France. Although most of Europe would be pulled into the war. It would be a devastating conflict. As war swept across Europe. Italy would join the Allies in 1915. with its tanks.5 New Movements The war that began in Europe in the summer of 1914 would last until the fall of 1918. the predominant combatants were Great Britain. the first modern war in history. Millions of men would die in battles that stretched along the Western Front of rural France and Belgium. the machine gun. Picasso faced personal struggles. nearly an entire generation of young European men would be killed. His circle of friends was nearly depleted. stalemated trench warfare. planes. its most deadly weapon. poison gas. and the Ottoman Empire (modern-day Turkey). The war was everywhere. Austria. which were opposed by Germany. and Russia. and the United States came into the war as an ally in 1917. Before it was over. and. (His close friend Braque would return from the war after having 58 .

. 15 years Picasso’s senior. Picasso gave up their apartment in Montparnasse and moved into a small house in Montrouge. “Picasso is rather upset by it. where he met with Gertrude Stein and other friends in the cafés of Montparnasse. and she was placed in a nursing home. She had fallen ill in 1913. Perhaps most devastating to Picasso was the death of his loved one. He. it was impossible. France was invaded. Soon. was . robbed of its gaiety and anxiously watching the approach of the German armies. her condition worsened. He struggled with loneliness. he met Erik Satie. he noted how similar their bold. Satie was making happen in the music world. irregular camouflage patterns resembled cubism. Marcelle.” to which he added. possibly from tuberculosis or cancer. and he described the burial as “a very sad affair. Unlike his French friends. The funeral was small. an avant-garde composer. Picasso did not have to serve in the military. because Spain was not a combatant in the conflict.New Movements 59 suffered serious wounds.”58 Soon. so he commuted into the city. There was talk in the streets of Paris that the Germans might reach the city. Her decline was gradual. she has always been so good to me. and Marcelle died during the winter of 1915–1916. like his fellow modern composers Claude Debussy and Maurice Ravel. Picasso wrote to Gertrude Stein: “My poor Eva is dead . Juan Gris was there. . a few months after Picasso’s father died. . what Picasso was doing in the art world. The artist commuted between his lonely apartment in Montparnasse and the nursing home. and the front was only 75 miles outside Paris. By the early winter of 1914. a Parisian suburb. only seven or eight of Picasso’s friends attended.”59 Following her death. a great sorrow to me .) Even though the Spanish painter tried to ignore the ever-expanding conflict.”56 As Picasso watched French gun carriages rolling down the streets of Paris. Paris was “a changed city. In many ways. . “We did that!”57 he told Gertrude Stein.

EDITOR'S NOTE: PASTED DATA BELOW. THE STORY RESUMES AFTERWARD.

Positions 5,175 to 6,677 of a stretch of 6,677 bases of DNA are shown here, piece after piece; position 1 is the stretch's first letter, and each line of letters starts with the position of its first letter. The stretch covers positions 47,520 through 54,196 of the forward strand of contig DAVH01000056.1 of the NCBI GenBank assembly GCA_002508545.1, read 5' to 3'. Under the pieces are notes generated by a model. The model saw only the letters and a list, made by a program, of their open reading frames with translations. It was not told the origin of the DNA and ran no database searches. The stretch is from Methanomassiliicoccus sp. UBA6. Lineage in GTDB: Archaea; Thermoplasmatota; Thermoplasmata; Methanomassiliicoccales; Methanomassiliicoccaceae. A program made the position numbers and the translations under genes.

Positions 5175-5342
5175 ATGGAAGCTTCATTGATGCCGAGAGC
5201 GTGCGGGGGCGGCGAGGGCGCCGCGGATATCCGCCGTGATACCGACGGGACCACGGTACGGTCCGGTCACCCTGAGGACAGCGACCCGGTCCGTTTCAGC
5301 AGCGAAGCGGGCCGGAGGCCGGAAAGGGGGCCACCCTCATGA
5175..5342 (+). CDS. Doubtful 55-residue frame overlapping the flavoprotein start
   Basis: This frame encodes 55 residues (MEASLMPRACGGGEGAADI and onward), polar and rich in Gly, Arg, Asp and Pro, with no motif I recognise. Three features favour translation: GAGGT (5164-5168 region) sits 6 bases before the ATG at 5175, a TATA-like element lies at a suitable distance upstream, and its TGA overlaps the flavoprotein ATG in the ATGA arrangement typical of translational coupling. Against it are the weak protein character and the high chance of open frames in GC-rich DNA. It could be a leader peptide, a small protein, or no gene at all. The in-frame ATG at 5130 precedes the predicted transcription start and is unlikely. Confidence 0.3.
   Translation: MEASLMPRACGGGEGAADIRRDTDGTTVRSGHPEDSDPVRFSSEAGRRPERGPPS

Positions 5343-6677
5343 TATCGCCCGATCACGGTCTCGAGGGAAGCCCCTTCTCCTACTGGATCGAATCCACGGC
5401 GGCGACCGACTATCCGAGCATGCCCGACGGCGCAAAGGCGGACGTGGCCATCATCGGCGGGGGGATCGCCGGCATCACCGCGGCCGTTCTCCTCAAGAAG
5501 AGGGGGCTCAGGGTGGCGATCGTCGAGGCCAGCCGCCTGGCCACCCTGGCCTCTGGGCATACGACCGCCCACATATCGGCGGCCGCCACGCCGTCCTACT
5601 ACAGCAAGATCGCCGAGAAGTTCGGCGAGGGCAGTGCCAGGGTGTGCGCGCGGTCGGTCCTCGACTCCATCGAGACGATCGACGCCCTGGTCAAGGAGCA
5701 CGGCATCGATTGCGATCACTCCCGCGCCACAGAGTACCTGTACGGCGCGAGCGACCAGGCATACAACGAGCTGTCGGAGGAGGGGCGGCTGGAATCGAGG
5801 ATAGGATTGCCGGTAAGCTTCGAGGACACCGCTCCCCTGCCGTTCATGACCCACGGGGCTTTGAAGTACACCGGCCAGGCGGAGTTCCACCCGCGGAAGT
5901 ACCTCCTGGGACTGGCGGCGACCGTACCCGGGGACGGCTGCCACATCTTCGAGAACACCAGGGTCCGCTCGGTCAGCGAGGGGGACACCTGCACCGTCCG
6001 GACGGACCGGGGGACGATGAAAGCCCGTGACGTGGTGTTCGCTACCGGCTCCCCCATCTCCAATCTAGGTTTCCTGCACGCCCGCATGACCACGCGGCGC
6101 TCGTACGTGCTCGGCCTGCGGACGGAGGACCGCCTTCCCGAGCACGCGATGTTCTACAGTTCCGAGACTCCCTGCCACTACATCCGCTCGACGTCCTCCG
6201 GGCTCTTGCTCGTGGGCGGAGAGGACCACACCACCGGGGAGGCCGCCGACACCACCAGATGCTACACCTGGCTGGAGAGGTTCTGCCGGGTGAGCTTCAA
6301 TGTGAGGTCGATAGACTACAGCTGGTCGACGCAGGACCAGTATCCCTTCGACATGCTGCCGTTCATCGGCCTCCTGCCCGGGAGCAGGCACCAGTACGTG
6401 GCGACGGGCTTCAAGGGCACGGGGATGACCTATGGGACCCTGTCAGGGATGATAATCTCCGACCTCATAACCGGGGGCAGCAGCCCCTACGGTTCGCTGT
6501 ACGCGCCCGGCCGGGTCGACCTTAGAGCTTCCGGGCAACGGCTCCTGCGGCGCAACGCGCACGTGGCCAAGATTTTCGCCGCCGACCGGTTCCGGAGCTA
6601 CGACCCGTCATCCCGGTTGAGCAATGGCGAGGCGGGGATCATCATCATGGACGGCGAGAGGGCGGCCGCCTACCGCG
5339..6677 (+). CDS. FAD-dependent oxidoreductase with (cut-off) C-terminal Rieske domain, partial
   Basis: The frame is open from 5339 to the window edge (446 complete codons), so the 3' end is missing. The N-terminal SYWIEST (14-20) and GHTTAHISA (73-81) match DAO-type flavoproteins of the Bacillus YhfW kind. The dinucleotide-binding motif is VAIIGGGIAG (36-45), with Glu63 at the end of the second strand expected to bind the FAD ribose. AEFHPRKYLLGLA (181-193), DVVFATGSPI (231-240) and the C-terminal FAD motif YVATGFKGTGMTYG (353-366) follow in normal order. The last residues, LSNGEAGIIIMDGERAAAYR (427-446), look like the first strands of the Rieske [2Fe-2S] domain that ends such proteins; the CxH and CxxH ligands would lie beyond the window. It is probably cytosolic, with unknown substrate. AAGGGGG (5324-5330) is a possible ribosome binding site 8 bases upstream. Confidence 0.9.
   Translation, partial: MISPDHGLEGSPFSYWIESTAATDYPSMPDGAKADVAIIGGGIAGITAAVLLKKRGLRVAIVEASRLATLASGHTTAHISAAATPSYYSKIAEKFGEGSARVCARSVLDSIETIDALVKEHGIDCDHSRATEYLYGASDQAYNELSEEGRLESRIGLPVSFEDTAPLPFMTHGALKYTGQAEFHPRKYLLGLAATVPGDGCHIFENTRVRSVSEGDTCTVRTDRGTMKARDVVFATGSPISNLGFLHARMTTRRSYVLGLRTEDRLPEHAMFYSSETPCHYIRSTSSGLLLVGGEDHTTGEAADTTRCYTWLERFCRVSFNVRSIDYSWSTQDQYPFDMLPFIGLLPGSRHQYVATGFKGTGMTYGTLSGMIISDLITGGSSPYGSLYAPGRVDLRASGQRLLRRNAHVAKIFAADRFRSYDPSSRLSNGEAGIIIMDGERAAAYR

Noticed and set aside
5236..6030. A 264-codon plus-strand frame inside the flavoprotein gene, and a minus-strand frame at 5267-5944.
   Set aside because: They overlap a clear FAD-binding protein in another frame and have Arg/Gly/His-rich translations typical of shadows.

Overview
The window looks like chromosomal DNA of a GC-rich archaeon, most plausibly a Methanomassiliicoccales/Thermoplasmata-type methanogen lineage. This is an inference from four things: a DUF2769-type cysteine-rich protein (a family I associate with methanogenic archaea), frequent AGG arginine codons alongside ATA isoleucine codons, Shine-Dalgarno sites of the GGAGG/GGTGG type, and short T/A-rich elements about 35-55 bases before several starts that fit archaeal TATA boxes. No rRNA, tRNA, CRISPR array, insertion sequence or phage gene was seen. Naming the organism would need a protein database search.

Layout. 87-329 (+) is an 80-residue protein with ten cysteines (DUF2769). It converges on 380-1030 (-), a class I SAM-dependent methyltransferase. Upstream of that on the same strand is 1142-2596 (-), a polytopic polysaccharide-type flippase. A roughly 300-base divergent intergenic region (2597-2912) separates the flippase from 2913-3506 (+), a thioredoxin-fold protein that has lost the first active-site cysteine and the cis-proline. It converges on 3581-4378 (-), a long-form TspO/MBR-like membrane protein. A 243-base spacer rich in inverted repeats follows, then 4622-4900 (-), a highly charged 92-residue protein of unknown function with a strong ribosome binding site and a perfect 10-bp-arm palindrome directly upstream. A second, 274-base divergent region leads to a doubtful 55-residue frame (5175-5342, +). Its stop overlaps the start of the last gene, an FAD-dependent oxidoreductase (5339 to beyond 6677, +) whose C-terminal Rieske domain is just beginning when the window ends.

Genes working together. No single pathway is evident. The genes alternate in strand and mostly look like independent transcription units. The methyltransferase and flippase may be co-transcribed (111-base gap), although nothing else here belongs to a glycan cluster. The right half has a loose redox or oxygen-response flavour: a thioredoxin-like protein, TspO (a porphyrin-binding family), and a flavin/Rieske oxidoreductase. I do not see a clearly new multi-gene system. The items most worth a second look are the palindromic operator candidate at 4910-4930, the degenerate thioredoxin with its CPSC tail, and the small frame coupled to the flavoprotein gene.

Walls were left plain. and otherwise enjoy a standard of living that included new schools and hospitals. trade unions. European workers. work in modern factories. With a mandate to design new urban spaces. The craftsmanship of early Western architecture gave way to industrial methods of building. The continent continued to become industrialized and cities grew in population. postwar European wanted to live in better housing. many of whom had fought in the killing fields of the Western Front. much like the developing jazz music in the United States. the composer was busy writing music that was to be directed by Sergei Diaghilev.60 PABLO PICASSO writing musical scores without using bar lines and key signatures. The new architectural order called for function first. Every part of a building’s design was rooted in purpose. the producer MODERN ARCHITECTURE AND CUBISM Just as cubism managed to redefine reality. form second. Gone was much of the heavy and massive decoration of early buildings with their overwrought stone carvings and intricate decoration. In some respects. Two of the most important European functionalism archi- . COSTUMES AND SCENERY When Picasso and Satie met. and the new. and increased political involvement. Much of the old agriculturebased past seemed outdated. expected to see returns on their personal sacrifice through better working conditions. interrupted only by large panes of glass that let light stream in. an innovative generation of architects created a new style of building interior spaces called functionalism. and other social services. World War I introduced a new reality to the people of Europe. this new architecture was rooted in the same theories as Picasso’s cubism. Flat roofs provided space for gardens. His works abandoned harmonies for fragmented melodies.